about the designer
Meditating upon prototypes in her midtown-Manhattan office, dressed in the classically understated manner of certain fashion editors, Joan Goodman makes an instant impression: kind, engaged, passionate, jumping from topic to topic, as designers brimming with ideas often do. Goodman, the designer behind PONO, a New York City-based jewelry company, is just back from Italy, where she makes trips to design and produce her critically acclaimed and increasingly popular line.
JOAN, WHY DID YOU LAUNCH PONO?
My sister Barbara Barnett and I had already been running our family’s button business for years. Over time, I got to know and came to love certain materials, like horn and resin. I would find myself thinking about ways to work them into jewelry. One day, I told one of my Italian manufacturers, who also happened to be a dear friend, about my ideas. He said, “If that is what you want to do, then you must do it, and you must do it immediately. Come with me--right now.” And a week later, there I was, in his factory, working on my first line.
WHY JEWELRY? WHY NOT FASHION OR SOMETHING ELSE?
Jewelry actually felt like a natural progression of the button business. You’re dealing with shapes, forms, three dimensions, sculpture you can wear. When you have a signature piece of jewelry, you might wear it every day. And you hold onto it for ages. You might even hand it down to a friend, a niece, a daughter. I love that idea: longevity, designing for the ages, being there for customers over time.
YOUR AESTHETIC HAS BEEN NOTED FOR ITS GLOBAL APPEAL. DID SOMETHING IN PARTICULAR HELP YOU UNDERSTAND HOW YOUR WORK MIGHT BE RECEIVED IN DIFFERENT PLACES?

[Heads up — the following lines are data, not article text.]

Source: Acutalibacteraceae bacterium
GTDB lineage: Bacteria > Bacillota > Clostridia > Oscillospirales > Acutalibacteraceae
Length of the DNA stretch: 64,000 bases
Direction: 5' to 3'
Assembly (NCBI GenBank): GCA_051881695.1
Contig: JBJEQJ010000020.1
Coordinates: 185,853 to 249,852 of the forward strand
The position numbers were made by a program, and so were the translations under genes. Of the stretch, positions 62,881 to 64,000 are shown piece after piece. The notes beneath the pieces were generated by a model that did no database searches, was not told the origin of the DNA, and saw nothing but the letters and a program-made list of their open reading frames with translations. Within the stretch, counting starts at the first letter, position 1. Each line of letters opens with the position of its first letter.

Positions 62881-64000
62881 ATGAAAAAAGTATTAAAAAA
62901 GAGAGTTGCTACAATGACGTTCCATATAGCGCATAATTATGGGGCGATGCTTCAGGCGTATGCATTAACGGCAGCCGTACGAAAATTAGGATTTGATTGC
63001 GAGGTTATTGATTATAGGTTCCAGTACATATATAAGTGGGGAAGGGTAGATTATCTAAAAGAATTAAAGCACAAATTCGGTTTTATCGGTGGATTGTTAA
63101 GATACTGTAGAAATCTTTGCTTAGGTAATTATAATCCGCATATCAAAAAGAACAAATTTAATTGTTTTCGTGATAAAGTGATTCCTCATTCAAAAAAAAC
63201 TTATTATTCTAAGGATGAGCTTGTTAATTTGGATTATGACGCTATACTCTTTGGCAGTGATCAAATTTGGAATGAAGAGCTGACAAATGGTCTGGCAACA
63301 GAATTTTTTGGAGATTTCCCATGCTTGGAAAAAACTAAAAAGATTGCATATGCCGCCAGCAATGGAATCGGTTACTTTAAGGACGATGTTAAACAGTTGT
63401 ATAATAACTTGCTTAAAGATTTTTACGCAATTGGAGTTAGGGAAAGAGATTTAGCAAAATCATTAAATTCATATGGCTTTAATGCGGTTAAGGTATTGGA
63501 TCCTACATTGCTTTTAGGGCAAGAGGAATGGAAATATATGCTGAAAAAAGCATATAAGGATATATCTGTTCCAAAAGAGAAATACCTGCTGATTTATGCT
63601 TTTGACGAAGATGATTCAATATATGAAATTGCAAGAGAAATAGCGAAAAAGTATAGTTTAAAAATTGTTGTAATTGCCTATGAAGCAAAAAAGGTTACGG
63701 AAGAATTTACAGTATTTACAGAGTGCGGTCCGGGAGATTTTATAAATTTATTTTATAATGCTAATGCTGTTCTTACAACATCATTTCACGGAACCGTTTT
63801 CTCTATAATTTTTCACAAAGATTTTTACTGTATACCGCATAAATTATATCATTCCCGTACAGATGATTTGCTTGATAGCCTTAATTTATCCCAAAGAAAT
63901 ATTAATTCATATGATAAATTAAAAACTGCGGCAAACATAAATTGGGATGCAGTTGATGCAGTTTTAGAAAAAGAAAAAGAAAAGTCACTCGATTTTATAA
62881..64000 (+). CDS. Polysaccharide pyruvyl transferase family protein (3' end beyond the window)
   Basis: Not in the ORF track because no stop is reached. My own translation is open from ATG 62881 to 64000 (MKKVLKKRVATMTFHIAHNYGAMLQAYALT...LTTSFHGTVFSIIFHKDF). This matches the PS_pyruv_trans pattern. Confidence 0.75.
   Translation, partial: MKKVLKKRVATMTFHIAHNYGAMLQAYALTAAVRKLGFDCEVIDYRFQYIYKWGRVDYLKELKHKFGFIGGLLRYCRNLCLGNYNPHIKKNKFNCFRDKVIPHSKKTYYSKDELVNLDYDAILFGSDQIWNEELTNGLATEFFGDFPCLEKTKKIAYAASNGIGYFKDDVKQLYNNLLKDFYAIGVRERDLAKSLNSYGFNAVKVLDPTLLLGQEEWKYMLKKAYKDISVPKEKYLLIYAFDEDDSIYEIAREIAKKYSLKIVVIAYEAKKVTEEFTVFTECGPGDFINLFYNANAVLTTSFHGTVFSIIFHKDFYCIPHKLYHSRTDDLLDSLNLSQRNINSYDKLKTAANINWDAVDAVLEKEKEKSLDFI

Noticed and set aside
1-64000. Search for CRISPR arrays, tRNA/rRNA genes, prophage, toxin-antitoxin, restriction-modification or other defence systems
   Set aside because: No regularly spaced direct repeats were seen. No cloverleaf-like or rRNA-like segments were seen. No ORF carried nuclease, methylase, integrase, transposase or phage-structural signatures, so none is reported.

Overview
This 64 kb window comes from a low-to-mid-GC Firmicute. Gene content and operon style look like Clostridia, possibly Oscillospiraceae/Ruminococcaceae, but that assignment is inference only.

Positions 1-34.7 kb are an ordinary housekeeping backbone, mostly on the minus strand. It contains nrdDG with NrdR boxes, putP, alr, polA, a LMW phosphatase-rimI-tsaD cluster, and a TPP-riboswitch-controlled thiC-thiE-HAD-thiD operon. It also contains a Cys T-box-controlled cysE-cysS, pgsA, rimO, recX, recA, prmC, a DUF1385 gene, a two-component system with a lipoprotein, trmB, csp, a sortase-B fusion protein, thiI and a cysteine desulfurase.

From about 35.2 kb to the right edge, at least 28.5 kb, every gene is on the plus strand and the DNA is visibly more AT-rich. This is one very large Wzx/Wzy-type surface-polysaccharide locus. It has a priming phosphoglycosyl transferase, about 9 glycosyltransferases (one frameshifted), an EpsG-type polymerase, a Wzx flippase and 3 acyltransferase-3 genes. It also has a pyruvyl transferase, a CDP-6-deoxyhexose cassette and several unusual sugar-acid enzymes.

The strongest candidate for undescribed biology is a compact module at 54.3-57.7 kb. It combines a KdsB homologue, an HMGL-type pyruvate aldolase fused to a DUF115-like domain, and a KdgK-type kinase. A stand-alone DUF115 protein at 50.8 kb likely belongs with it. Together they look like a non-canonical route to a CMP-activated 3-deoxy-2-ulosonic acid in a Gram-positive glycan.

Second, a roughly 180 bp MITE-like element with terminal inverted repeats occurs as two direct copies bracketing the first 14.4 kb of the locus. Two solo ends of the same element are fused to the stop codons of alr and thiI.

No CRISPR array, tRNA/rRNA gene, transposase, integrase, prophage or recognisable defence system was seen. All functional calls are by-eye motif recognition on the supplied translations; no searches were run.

Remember the friend I told you about, the one who insisted I work on my first collection right away? This is how I met him, 25 years ago. It was my first trip to Italy for business. I was looking for a new partner to manufacture our higher-end buttons. I walked into this one meeting wearing my trademark outfit at the time: Ray-Bans, white button-down, blue jeans, cowboy boots. The proprietor--this chic, refined, elegant, sophisticated man--walked right up to me and said, “You must be the American!” It was just an observation. But it made me realize just how much what we wear, and how we wear it, projects our identity for others. I just had to be outside my own culture to appreciate it.
WHO INSPIRES AND INFLUENCES YOU RIGHT NOW?
For so many people, what inspires them and what influences them are the same thing. But for me, they are totally different. The way I see it, inspiration is something you feel. It's what gives me energy and happiness, what puts a smile on my face or makes me say “Wow!” Influence, on the other hand, is something you see. It is what actually manifests in my work.
WELL, IN THAT CASE, WHAT’S INSPIRING YOU?
Have you read Steven Mitchell’s translation of the Tao Te Ching? (Interviewer says that he has not.) Hold on. I will be right back. (Joan leaves and returns with a small paperback book in her hand.) Here. I always keep a few copies on hand so I can give them away. I want you to take this and read it and come back to me and tell me what you think. It is such an important book to me, such an inspiration, the wisdom I turn to in my work and my life. Every time I read it, I find something new. It never fails to inspire me.